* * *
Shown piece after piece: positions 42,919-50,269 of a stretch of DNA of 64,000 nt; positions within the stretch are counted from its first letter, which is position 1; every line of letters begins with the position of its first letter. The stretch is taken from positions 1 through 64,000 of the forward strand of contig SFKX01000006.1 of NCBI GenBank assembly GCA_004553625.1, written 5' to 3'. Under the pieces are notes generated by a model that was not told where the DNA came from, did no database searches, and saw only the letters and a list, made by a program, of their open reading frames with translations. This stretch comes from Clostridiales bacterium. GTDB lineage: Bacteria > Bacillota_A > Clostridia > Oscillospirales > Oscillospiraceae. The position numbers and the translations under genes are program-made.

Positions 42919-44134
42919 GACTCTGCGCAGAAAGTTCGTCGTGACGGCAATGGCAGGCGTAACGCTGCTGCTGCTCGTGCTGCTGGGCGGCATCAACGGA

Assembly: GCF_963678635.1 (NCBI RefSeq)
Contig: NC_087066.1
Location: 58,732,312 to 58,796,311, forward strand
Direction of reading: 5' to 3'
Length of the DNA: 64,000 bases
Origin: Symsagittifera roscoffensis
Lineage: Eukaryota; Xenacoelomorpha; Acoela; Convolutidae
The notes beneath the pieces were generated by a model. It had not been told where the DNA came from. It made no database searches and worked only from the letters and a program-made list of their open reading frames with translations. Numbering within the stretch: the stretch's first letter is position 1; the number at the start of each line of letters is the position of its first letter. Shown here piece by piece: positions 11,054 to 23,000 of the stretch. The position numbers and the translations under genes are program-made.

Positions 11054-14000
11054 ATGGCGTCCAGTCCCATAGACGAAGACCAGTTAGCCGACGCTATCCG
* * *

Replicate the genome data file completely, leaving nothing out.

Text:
Shown piece after piece: positions 42,919-50,269 of a stretch of DNA of 64,000 nt; positions within the stretch are counted from its first letter, which is position 1; every line of letters begins with the position of its first letter. The stretch is taken from positions 1 through 64,000 of the forward strand of contig SFKX01000006.1 of NCBI GenBank assembly GCA_004553625.1, written 5' to 3'. Under the pieces are notes generated by a model that was not told where the DNA came from, did no database searches, and saw only the letters and a list, made by a program, of their open reading frames with translations. This stretch comes from Clostridiales bacterium. GTDB lineage: Bacteria > Bacillota_A > Clostridia > Oscillospirales > Oscillospiraceae. The position numbers and the translations under genes are program-made.

Positions 42919-44134
42919 GACTCTGCGCAGAAAGTTCGTCGTGACGGCAATGGCAGGCGTAACGCTGCTGCTGCTCGTGCTGCTGGGCGGCATCAACGGA

Assembly: GCF_963678635.1 (NCBI RefSeq)
Contig: NC_087066.1
Location: 58,732,312 to 58,796,311, forward strand
Direction of reading: 5' to 3'
Length of the DNA: 64,000 bases
Origin: Symsagittifera roscoffensis
Lineage: Eukaryota; Xenacoelomorpha; Acoela; Convolutidae
The notes beneath the pieces were generated by a model. It had not been told where the DNA came from. It made no database searches and worked only from the letters and a program-made list of their open reading frames with translations. Numbering within the stretch: the stretch's first letter is position 1; the number at the start of each line of letters is the position of its first letter. Shown here piece by piece: positions 11,054 to 23,000 of the stretch. The position numbers and the translations under genes are program-made.

Positions 11054-14000
11054 ATGGCGTCCAGTCCCATAGACGAAGACCAGTTAGCCGACGCTATCCG